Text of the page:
Is Liquid Soap Better than Bar Soap?

When it comes to killing germs and optimizing your skin health, should you reach for bar or liquid soap? Here are the advantages of each—and the soap formulation you should avoid.

Bar soap vs. liquid soap: Which is better?

The Covid-19 pandemic has made a lot of us more aware of how often (or not) we wash our hands. After all, hand-washing, along with wearing face masks and social distancing, is one of the three major rules to minimize the spread of Covid-19. Hand-washing in general is one of the most powerful ways nearly anyone can help prevent other illnesses..

With all this in mind, most of us can recall the early days of the pandemic when it seemed like soaps and hand sanitizers were impossible to find. As a matter of fact, the soap and body wash market saw a 194% increase during the first month of the Covid pandemic, according to the international market research consultancy, Research and Markets. We went from asking how often and how long we should wash our hands (for two renditions of “Happy Birthday,” in case you’re curious). Now we’re wondering which is better for skin health and killing bacteria and viruses: bar or liquid soap?

The answer: it depends.

Here’s what you need to know about bar soap vs. liquid soap, the advantages and disadvantages of each, and the type of soap formulation our experts say to avoid.

15 Signs You May Have Already Had Covid-19, Doctors Reveal

What is soap exactly?

The bottle or bar of “soap” next to your sink likely isn’t real soap. Turns out, the U.S. Food and Drug Administration (FDA) has a strict definition of what “soap” is, saying soap must combine fats or oils with an alkali such as lye. Most popular “soaps” on the market—both bar and liquid—are made from synthetic ingredients, so they don’t actually meet the definition of soap.

Not sure which type your cleanser is? If it foams or produces lots of suds, it’s likely synthetic.

Synthetic detergents aren’t bad for you, and they do work, but many people turn to traditional soaps as a way to avoid chemicals, protect the environment, and support local businesses. (Check out our clean skin care guide for people who hate chemicals.)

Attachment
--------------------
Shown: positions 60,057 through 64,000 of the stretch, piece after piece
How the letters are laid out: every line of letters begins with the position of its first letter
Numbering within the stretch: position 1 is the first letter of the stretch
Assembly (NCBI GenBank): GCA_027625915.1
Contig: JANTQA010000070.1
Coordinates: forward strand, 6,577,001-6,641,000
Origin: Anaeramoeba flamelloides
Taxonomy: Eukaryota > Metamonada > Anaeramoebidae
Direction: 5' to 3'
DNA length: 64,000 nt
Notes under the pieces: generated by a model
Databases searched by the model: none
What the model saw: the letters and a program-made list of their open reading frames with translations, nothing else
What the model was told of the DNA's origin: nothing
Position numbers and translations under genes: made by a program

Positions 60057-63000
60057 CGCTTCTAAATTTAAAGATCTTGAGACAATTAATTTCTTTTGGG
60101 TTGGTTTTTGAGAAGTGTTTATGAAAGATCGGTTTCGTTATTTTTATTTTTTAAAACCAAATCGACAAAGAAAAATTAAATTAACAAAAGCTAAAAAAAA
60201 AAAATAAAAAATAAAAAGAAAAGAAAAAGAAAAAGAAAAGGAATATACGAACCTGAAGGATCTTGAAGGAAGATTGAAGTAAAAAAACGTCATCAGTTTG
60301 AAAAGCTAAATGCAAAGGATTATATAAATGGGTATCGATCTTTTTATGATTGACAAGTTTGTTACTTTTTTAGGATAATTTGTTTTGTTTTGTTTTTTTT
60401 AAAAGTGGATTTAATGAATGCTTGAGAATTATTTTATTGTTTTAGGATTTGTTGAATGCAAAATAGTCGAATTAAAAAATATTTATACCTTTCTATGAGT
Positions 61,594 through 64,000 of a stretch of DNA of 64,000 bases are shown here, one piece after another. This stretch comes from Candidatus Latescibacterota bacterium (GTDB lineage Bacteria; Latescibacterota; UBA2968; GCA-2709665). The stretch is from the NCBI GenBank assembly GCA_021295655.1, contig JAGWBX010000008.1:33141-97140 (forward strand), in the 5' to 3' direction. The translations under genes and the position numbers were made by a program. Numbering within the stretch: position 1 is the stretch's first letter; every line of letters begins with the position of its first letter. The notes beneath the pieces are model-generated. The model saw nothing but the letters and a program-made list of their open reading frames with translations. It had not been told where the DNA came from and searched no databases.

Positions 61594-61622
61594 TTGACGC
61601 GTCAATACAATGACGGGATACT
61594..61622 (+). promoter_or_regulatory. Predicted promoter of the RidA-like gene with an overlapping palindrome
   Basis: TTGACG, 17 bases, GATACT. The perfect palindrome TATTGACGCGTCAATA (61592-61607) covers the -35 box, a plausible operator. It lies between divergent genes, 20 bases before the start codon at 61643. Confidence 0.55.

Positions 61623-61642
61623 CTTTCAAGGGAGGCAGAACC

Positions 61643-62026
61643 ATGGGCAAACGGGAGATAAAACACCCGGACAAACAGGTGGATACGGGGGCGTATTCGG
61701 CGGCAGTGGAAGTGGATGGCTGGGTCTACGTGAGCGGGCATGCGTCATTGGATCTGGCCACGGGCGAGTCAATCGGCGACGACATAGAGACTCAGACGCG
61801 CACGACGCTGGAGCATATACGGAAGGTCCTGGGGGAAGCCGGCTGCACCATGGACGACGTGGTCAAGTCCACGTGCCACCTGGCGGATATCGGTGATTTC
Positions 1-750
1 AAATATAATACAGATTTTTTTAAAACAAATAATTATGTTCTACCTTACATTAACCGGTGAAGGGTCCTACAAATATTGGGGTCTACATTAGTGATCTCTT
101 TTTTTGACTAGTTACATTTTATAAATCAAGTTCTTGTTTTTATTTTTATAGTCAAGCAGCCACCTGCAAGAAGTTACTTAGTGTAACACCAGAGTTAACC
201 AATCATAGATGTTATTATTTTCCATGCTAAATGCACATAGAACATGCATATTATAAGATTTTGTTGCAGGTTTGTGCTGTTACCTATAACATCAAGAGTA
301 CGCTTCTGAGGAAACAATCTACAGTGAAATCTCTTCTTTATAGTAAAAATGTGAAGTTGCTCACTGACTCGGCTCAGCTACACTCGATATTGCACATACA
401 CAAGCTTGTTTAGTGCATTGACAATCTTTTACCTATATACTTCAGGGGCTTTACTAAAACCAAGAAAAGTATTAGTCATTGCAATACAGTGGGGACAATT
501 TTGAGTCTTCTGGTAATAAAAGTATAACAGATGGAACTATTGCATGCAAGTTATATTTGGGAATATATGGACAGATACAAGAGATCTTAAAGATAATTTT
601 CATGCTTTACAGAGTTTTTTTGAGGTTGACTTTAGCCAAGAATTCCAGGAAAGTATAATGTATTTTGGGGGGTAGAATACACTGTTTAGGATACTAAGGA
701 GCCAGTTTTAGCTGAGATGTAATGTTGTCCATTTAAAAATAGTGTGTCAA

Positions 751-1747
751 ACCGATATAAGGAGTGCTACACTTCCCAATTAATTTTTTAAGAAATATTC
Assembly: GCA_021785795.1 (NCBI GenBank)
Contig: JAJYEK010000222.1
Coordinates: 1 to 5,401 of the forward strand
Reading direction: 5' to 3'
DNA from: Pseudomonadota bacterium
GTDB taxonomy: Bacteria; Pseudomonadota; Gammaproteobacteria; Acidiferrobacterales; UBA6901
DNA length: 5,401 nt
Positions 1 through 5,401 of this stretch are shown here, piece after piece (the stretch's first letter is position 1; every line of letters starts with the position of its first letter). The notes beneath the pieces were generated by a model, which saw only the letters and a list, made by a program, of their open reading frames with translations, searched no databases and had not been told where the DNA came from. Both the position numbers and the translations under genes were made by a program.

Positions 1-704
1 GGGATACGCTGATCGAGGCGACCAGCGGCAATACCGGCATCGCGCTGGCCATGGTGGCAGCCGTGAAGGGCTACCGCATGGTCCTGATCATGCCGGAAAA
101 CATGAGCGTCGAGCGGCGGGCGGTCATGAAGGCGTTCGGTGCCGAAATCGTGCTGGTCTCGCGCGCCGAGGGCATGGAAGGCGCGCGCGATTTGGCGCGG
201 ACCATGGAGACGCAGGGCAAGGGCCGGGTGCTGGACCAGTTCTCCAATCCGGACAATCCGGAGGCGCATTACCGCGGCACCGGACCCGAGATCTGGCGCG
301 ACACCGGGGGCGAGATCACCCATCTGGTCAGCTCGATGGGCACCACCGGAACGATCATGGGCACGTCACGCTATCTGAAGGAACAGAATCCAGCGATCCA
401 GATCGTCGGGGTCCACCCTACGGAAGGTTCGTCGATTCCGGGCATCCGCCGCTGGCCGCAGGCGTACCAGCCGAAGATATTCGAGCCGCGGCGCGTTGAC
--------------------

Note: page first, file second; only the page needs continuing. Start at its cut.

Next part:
Which soap removes more dirt and germs?

When it comes to getting your skin squeaky clean, you can rest easy. The style of soap you use is a matter of personal preference. From a sanitary perspective, as long as they contain cleansing ingredients, it doesn’t matter what form they are in.

“Whether soap comes in a bar or in a liquid form, they are both equally effective at reducing pathogens and removing dirt,” says Rachel Burns, MD, a dermatologist in Edina, Minnesota, and a consultant for Sond Skin, a skincare company that makes both liquid and solid soaps.

(Here’s everything you need to know about antibacterial vs. regular soap.)

washing hands in bathroom sink close upPeopleImages/Getty Images

Which soap is better for skin health?

This is where it can get tricky, as it really depends on what you’re looking for. We asked our experts to break down different categories of skin care and decide which type of soap is best for that particular need.

Use liquid soap for hydration

If you’re looking to keep your hands from getting dry and cracked, you may have better luck with a liquid formulation. “Bars of soap often have a high pH, which can cause your skin to dehydrate and dry out more easily,” says Dr. Burns.

However, many bar soaps these days are infused with oils and substances that moisturize the skin, says Ryan Smith, PhD, a biochemist and entomologist (bug researcher) in Beaverton, OR.

Is Goat Milk Soap Good for Your Skin?

Use bar soap if you want cleaner ingredients

It’s important to be mindful of the ingredients in your soap because many chemicals can cross through your skin and into your bloodstream, says Dr. Burns. The more you wash your hands, the higher the potential for the accumulation of toxic ingredients.

Most bar soaps contain fewer and more natural ingredients than liquid or foaming soaps. (They’re also more likely to be true soaps.) But it’s not impossible to find liquid soaps with similarly clean formulations.